# Nuclear bilinear form

A bilinear form $ B ( f , g) $
on the Cartesian product $ F \times G $
of two locally convex spaces $ F $
and $ G $
that can be represented as

$$ B ( f, g) = \ \sum _ {i = 1 } ^ \infty \lambda _ {i} \langle f, f _ {i} ^ { \prime } \rangle \langle g, g _ {i} ^ \prime \rangle, $$

where $ \{ \lambda _ {i} \} $ is a summable sequence, $ \{ f _ {i} ^ { \prime } \} $ and $ \{ g _ {i} ^ \prime \} $ are equicontinuous sequences (cf. Equicontinuity) in the dual spaces $ F ^ { \prime } $ and $ G ^ \prime $ of $ F $ and $ G $, respectively, and $ \langle a, a ^ \prime \rangle $ denotes the value of the linear functional $ a ^ \prime $ on the vector $ a $. All nuclear bilinear forms are continuous. If $ F $ is a nuclear space, then for any locally convex space $ G $ all continuous bilinear forms on $ F \times G $ are nuclear (the kernel theorem). This result is due to A. Grothendieck [1]; the form stated is given in [2]; for other statements see [3]. The converse holds: If a space $ F $ satisfies the kernel theorem, then it is a nuclear space.

For spaces of smooth functions of compact support, the kernel theorem was first obtained by L. Schwartz [4]. Let $ D $ be the nuclear space of all infinitely-differentiable functions with compact support on the real line, equipped with the standard locally convex topology of Schwartz, so that the dual space $ D ^ \prime $ consists of all generalized functions on the line. In the special case when $ F = G = D $, the kernel theorem is equivalent to the following assertion: Every continuous bilinear functional on $ D \times D $ has the form

$$ B ( f, g) = \langle f ( t _ {1} ) g ( t _ {2} ), F \rangle = $$

$$ = \ \int\limits _ {- \infty } ^ \infty F ( t _ {1} , t _ {2} ) f ( t _ {1} ) g ( t _ {2} ) dt _ {1} dt _ {2} , $$

where $ f ( t), g ( t) \in D $ and $ F = F ( t _ {1} , t _ {2} ) $ is a generalized function in two variables. There are similar statements of the kernel theorem for spaces of smooth functions in several variables with compact support, for spaces of rapidly-decreasing functions, and for other specific nuclear spaces. Similar results are valid for multilinear forms.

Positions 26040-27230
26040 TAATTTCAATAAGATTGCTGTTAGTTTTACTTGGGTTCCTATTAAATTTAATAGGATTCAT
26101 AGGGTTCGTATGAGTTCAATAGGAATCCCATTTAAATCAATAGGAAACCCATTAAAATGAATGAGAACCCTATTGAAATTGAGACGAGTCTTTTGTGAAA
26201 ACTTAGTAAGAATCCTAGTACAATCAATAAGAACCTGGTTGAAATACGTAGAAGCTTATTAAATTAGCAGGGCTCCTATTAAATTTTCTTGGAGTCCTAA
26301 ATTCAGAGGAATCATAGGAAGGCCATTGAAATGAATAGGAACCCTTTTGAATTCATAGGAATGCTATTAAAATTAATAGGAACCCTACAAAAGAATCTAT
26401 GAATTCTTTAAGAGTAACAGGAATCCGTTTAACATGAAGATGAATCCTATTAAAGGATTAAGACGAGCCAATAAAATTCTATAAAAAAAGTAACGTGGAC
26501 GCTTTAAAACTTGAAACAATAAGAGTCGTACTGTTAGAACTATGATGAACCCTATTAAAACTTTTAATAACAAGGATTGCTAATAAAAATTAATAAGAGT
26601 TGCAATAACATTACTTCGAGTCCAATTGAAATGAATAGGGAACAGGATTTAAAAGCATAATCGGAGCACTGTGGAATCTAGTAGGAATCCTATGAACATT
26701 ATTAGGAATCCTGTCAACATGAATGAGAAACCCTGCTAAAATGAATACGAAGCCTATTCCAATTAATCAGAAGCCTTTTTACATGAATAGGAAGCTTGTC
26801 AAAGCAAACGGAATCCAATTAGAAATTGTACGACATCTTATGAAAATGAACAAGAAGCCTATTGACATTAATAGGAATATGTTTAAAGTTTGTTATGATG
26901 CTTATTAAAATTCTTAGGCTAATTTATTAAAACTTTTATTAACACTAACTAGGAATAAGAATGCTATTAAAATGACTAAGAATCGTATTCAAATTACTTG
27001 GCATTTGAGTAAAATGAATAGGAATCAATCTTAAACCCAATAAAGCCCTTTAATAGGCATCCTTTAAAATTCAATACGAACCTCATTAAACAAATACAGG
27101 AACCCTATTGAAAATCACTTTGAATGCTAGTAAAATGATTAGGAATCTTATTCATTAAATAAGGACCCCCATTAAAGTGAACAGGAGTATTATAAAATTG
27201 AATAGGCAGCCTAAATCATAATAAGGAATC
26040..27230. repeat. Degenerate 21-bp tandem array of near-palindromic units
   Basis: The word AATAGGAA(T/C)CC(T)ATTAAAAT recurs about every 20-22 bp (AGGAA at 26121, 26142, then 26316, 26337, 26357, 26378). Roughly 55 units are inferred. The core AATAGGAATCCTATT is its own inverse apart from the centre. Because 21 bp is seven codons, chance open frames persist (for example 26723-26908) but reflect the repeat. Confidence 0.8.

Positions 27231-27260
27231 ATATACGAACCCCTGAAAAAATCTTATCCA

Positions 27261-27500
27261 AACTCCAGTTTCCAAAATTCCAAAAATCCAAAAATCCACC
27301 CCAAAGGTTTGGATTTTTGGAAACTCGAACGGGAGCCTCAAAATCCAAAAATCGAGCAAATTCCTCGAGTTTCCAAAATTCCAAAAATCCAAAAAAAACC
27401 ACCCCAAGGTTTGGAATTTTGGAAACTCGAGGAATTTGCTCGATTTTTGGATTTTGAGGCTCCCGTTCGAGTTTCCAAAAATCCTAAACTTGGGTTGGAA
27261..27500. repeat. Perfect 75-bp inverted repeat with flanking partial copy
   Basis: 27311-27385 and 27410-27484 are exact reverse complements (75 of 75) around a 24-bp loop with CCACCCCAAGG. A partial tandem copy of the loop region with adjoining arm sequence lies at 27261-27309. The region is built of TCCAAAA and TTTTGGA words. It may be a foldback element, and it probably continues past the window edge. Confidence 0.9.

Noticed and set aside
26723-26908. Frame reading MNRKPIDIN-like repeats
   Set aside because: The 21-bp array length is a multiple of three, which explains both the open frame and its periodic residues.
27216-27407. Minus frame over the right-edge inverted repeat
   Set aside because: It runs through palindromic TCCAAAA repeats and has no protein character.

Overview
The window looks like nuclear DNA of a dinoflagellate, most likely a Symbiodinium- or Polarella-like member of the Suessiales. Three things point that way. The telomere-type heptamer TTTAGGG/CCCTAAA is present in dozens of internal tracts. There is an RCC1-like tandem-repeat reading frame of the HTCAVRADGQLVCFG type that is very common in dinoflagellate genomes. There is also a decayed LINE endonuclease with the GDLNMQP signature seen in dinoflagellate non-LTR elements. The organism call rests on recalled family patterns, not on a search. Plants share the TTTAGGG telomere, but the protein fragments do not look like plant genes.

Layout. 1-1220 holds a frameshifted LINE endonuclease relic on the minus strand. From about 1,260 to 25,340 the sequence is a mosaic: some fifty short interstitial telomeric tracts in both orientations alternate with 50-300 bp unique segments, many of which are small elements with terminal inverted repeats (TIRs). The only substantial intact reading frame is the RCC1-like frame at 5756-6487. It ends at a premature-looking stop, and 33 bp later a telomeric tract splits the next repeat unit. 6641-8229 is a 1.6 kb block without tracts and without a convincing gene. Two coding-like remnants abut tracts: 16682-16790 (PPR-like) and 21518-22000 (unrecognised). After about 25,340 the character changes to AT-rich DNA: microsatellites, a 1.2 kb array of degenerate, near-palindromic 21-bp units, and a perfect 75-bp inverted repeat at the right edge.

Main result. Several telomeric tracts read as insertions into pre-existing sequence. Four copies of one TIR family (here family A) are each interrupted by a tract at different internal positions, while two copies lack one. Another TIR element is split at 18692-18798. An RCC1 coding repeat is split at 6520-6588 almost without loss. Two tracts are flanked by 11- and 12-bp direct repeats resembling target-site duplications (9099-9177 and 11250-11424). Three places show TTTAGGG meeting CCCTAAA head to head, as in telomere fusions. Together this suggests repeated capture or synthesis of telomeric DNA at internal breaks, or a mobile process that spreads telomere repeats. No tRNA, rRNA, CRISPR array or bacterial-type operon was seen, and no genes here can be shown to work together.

A continuous bilinear form $ B ( f, g) $ on $ D \times D $ can be identified with a continuous linear operator $ A: D \rightarrow D ^ \prime $ by using the equality

$$ B ( f, g) = \langle g, Af \rangle, $$

and this leads to Schwartz' kernel theorem: For any continuous linear mapping $ A: D \rightarrow D ^ \prime $ there is a unique generalized function $ F ( t _ {1} , t _ {2} ) $ such that

$$ A: f ( t _ {1} ) \mapsto \int\limits _ {- \infty } ^ \infty F ( t _ {1} , t _ {2} ) f ( t _ {2} ) dt _ {2} $$

for all $ f \in D $. In other words, $ A $ is an integral operator with kernel $ F $.

#### References

[1] | A. Grothendieck, "Produits tensoriels topologiques et espaces nucléaires" , Amer. Math. Soc. (1955) |

[2] | A. Pietsch, "Nuclear locally convex spaces" , Springer (1972) (Translated from German) |

[3] | I.M. Gel'fand, N.Ya. Vilenkin, "Generalized functions. Applications of harmonic analysis" , 4 , Acad. Press (1964) (Translated from Russian) |

[4] | L. Schwartz, "Théorie des noyaux" , Proc. Internat. Congress Mathematicians (Cambridge, 1950) , 1 , Amer. Math. Soc. (1952) pp. 220–230 |

[5] | L. Schwartz, "Espaces de fonctions différentielles à valeurs vectorielles" J. d'Anal. Math. , 4 (1954–1955) pp. 88–148 |

#### Comments

#### References

[a1] | F. Trèves, "Topological vectorspaces, distributions and kernels" , Acad. Press (1967) |

[a2] | L. Schwartz, "Théorie des distributions" , 1–2 , Hermann (1966) |

**How to Cite This Entry:**

Nuclear bilinear form.

*Encyclopedia of Mathematics.*URL: http://encyclopediaofmath.org/index.php?title=Nuclear_bilinear_form&oldid=48024